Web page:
In Blighty you only have to know of the spreading chaos of the last number of years to know the truth in all of that?

        *Clouds Hosting Advanced Operating Systems

  3. Anonymous Coward
    Anonymous Coward

    Just Don't

    Don't join political parties.

    Don't join unions.

    Don't join any group.

    Don't volunteer.

    Don't give charity.

    Don't go to church.

    Don't go to any religious ceremonies.

    Don't believe.

    Don't write down your ideas.

    Don't publish anything.

    Don't travel to the axis of evil.

    Don't travel to any foreign countries.

    Don't travel.

    Don't surf the web.

    Don't blog.

    Don't talk about what you think.

    Don't talk to activists.

    Don't talk to strangers.

    Don't talk.

    Don't use credit cards.

    Don't use telephones.

    Don't be human.

    Just DON'T.

    1. Anonymous Coward
      Anonymous Coward

      Re: Just Don't

      Well, that's all a bit negative. Why not put it positively, eh? More friendly, like.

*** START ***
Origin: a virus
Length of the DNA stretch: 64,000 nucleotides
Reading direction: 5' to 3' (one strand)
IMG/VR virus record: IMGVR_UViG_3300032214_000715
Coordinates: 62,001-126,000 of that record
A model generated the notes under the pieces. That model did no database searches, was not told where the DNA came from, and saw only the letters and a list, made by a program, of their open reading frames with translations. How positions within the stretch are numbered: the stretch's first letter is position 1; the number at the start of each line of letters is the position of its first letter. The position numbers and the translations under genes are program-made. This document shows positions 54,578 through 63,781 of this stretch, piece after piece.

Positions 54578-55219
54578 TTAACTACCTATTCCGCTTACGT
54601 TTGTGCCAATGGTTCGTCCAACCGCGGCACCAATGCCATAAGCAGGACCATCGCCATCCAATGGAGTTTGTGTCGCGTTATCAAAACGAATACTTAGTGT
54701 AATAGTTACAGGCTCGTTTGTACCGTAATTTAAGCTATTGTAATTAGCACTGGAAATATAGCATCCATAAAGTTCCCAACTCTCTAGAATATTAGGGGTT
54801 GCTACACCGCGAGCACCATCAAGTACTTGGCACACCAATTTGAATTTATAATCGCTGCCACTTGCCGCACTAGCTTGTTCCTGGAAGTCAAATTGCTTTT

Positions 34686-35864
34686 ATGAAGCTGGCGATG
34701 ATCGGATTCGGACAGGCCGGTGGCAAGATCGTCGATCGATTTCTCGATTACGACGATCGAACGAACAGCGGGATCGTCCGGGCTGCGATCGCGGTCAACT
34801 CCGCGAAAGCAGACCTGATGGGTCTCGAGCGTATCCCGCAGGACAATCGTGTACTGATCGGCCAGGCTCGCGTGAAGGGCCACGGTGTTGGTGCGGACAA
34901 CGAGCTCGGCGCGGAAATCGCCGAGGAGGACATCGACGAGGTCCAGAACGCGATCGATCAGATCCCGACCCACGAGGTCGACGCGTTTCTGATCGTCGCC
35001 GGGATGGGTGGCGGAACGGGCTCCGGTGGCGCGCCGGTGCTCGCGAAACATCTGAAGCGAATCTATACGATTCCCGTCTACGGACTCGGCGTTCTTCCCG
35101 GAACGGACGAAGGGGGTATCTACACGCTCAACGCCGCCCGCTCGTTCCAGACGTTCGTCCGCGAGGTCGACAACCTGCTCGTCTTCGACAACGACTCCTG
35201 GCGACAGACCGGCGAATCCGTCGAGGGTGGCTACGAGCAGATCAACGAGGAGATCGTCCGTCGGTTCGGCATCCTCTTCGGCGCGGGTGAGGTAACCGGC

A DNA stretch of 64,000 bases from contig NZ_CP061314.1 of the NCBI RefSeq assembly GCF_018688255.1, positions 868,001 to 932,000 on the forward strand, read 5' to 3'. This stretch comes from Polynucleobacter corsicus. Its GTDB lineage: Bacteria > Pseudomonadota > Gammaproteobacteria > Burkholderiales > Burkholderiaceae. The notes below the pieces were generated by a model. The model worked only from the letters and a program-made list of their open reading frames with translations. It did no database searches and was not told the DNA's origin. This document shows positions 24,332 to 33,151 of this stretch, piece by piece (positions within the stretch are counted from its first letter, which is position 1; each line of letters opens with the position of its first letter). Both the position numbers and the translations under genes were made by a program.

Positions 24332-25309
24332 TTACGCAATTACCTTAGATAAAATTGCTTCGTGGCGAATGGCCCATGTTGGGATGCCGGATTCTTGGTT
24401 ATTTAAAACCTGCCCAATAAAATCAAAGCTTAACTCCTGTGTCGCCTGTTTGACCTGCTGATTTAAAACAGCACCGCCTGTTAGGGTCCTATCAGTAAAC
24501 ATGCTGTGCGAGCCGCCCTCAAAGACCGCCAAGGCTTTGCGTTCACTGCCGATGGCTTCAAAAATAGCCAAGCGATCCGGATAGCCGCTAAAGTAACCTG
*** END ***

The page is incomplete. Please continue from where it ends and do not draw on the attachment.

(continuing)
I suggest we take this old motto for a spin instead:



      1. Vic

        Re: Just Don't



        I guess not everyone read 2000AD...


        1. solo

          Re: Just Don't


          Sorry, just couldn't hold myself WRITING.

    2. Anonymous Coward
      Anonymous Coward

      Re: Just Don't

      "Just DON'T."

      But there's undoubtedly a watch list for those who don't do all those things because they're obviously trying to hide.

      That's the great thing about mass surveillance. If you do something then you're guilty by doing it, and if you don't do something you must be guilty because you're trying to keep your head down. What a fine, liberty loving place the US is these days.